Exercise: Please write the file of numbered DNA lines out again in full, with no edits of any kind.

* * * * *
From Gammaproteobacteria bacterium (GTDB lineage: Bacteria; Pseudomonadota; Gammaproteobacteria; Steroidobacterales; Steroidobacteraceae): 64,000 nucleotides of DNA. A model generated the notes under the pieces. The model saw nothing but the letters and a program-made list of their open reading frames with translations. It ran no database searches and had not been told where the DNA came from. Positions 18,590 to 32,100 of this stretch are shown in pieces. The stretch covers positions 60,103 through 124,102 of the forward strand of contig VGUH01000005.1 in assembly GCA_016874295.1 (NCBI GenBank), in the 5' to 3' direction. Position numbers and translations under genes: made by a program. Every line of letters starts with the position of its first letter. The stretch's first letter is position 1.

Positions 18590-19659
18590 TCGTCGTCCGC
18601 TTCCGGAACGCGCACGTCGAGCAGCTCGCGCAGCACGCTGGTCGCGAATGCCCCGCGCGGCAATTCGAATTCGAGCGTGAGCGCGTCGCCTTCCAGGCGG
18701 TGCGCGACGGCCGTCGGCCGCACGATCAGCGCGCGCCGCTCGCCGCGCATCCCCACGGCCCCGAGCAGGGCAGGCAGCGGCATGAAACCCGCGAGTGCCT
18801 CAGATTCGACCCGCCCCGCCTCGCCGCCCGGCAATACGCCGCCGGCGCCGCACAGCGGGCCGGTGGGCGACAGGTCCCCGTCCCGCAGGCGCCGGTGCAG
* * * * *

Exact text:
From Gammaproteobacteria bacterium (GTDB lineage: Bacteria; Pseudomonadota; Gammaproteobacteria; Steroidobacterales; Steroidobacteraceae): 64,000 nucleotides of DNA. A model generated the notes under the pieces. The model saw nothing but the letters and a program-made list of their open reading frames with translations. It ran no database searches and had not been told where the DNA came from. Positions 18,590 to 32,100 of this stretch are shown in pieces. The stretch covers positions 60,103 through 124,102 of the forward strand of contig VGUH01000005.1 in assembly GCA_016874295.1 (NCBI GenBank), in the 5' to 3' direction. Position numbers and translations under genes: made by a program. Every line of letters starts with the position of its first letter. The stretch's first letter is position 1.

Positions 18590-19659
18590 TCGTCGTCCGC
18601 TTCCGGAACGCGCACGTCGAGCAGCTCGCGCAGCACGCTGGTCGCGAATGCCCCGCGCGGCAATTCGAATTCGAGCGTGAGCGCGTCGCCTTCCAGGCGG
18701 TGCGCGACGGCCGTCGGCCGCACGATCAGCGCGCGCCGCTCGCCGCGCATCCCCACGGCCCCGAGCAGGGCAGGCAGCGGCATGAAACCCGCGAGTGCCT
18801 CAGATTCGACCCGCCCCGCCTCGCCGCCCGGCAATACGCCGCCGGCGCCGCACAGCGGGCCGGTGGGCGACAGGTCCCCGTCCCGCAGGCGCCGGTGCAG